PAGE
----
A remarkable visual concept is fascinatingly introduced in this installment: the Sense of Self. Created in the deep recesses of Riley’s mind, strands of light representing Riley’s belief systems – colored in whichever emotion has been chosen (largely by Joy) – stream rootlike up toward the control room, the very top of which is her Sense of Self, protruding into the room like a small bonsai tree. Until now, Riley’s tree was glowing white-blue with her mostly innocuous knowledge base, but it doesn’t take long for it to be ripped out and corrupted by Anxiety and the new companions. With all of these emotions crowding her consciousness and fighting for control, it’s no wonder that Riley loses her sense of self, awkwardly adapting rapidly on the fly to look like she’s more than she is. Like most preteens that want to fit in and look cool in front of strangers, she goes along with the high school camp attendees while ditching her friends, acts like the boy band she loves is soooooo last year, and compounds bad decision after bad decision while Joy and the original five struggle to get back to the control room to get things on an even keel again.

The visual wonders of the previous film are matched in this sequel, with the aforementioned Sense of Self being only the tip of the iceberg. We journey into lands we haven’t seen, such as the prison where Riley keeps her Deep Dark Secret (Steve Purcell) and other things she doesn’t want to admit to – like her crush on an anime character whose main attack move is… Yeah, that one’s best left seen than told. Screenwriters Meg LeFauve and Dave Holstein take every opportunity to inject metric tons of whimsy and a wealth of “oh, God, THAT’S why my kid did that!” moments that parents – and kids themselves – will recognize and blush at with recognition. For me, Inside Out 2 felt like a documentary, not a kid’s movie; real life was never more accurately reproduced for film, whether animated or live-action. The impulsive choices, the consequences that come with said choices, thinking you’re better than you are when you’re really messing up, and – most importantly – the need for grace, both from others and ourselves – it’s all here.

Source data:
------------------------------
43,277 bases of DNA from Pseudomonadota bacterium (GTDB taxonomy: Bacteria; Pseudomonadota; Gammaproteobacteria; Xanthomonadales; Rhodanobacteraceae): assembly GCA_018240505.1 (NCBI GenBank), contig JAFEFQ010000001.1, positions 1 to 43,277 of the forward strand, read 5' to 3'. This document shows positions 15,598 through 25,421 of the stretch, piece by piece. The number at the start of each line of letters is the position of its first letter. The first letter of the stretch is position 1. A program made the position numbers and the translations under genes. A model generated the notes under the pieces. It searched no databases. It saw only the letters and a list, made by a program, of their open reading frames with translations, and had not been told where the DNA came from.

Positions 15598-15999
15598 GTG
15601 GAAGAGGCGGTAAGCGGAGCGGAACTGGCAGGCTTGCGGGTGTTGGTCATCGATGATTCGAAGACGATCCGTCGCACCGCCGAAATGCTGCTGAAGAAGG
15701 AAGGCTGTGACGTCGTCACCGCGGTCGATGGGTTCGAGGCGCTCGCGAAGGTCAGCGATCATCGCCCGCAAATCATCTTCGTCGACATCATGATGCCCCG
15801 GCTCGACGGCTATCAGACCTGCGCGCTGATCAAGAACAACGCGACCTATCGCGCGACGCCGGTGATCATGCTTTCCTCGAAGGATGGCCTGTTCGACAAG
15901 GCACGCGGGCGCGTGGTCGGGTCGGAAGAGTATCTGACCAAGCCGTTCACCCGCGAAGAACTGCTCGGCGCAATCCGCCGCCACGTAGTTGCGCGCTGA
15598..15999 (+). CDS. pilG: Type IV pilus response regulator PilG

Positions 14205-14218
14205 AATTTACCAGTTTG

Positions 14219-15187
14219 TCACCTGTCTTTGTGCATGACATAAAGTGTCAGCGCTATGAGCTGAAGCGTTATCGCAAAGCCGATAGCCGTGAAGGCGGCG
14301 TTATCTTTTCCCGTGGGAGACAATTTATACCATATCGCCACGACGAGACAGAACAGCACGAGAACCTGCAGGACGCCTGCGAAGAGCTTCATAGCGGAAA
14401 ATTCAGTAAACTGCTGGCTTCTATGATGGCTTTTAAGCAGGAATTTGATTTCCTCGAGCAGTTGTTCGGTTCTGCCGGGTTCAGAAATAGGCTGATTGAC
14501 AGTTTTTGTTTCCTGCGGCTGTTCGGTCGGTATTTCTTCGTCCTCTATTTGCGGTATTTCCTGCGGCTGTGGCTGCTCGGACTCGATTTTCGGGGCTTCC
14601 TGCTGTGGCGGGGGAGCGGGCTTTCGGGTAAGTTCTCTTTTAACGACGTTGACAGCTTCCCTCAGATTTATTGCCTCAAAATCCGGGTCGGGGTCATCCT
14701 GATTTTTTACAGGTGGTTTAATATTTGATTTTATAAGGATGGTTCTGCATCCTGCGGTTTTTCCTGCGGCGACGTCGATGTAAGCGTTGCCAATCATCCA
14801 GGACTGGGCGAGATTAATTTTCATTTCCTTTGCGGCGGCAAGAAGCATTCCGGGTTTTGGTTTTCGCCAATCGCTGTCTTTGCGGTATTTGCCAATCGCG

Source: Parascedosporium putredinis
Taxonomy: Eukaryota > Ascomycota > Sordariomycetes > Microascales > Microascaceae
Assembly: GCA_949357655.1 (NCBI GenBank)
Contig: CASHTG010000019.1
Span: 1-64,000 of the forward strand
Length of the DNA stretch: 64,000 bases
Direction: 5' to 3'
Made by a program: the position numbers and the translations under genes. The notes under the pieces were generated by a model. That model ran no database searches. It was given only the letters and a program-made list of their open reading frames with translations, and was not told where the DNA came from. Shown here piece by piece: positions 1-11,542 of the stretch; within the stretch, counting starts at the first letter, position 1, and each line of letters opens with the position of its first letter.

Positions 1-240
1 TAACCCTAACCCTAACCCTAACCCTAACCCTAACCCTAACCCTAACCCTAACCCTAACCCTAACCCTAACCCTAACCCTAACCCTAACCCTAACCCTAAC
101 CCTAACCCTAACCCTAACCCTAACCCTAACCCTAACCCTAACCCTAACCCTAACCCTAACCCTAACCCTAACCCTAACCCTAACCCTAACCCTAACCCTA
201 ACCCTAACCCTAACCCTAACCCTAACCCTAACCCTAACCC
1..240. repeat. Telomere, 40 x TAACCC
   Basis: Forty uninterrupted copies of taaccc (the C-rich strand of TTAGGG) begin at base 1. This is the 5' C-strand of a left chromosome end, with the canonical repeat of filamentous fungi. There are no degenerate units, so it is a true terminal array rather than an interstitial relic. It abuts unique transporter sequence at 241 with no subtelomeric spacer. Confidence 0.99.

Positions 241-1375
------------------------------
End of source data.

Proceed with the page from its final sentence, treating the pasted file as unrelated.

Kelsey Mann – who takes over directing duties from Pete Docter – uses every asset in his grasp to tell this beautiful tale of getting to know yourself and what you’re capable of doing. With sound design by Ren Klyce which provides both overt and near-subliminal characteristics to our aural experience (take note of the climactic panic attack), the vast color fields of Riley’s memory collection, starring and supporting cast voicings, and Andrea Datzman’s thrilling score all backing up Pixar’s legendary animation, we’re at once bombarded and soothed by the organized chaos on screen. One feels at home with this movie in ways that reach beyond mere recognition and sympathy; it means to show us our lives and how we came to be how we are while never pointing a finger or being judgmental. Yes, it’s a fantasy film about strange beings that live in our heads and direct our every move with a large control panel, but the film’s messages of being gentle with yourself, taking care of your friendships, and the universality of teenagerdom being a big messy pile of conflict and turmoil is what brings it all together and warmly joins us to it.

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Eddie Pasa

Eddie is a member of the Washington DC Area Film Critics Association (WAFCA) and the Online Film Critics Society (OFCS). Since starting in 2010 at The Rogers Revue, Eddie has written for Reel Film News (now defunct), co-founded DC Filmdom, and writes occasionally for Gunaxin. When not reviewing movies, he's spending time with his wife and children, repeat-viewing favorites on 4k or Blu-Ray, working for rebranding agency Mekanic, or playing acoustic shows and DJing across the DC/MD/VA area. Special thanks go to Jenn Carlson, Moira and Ari Pasa, Viki Nova at City Dock Digital in Annapolis, Mike Parsons, Philip Van Der Vossen, and Dean Rogers.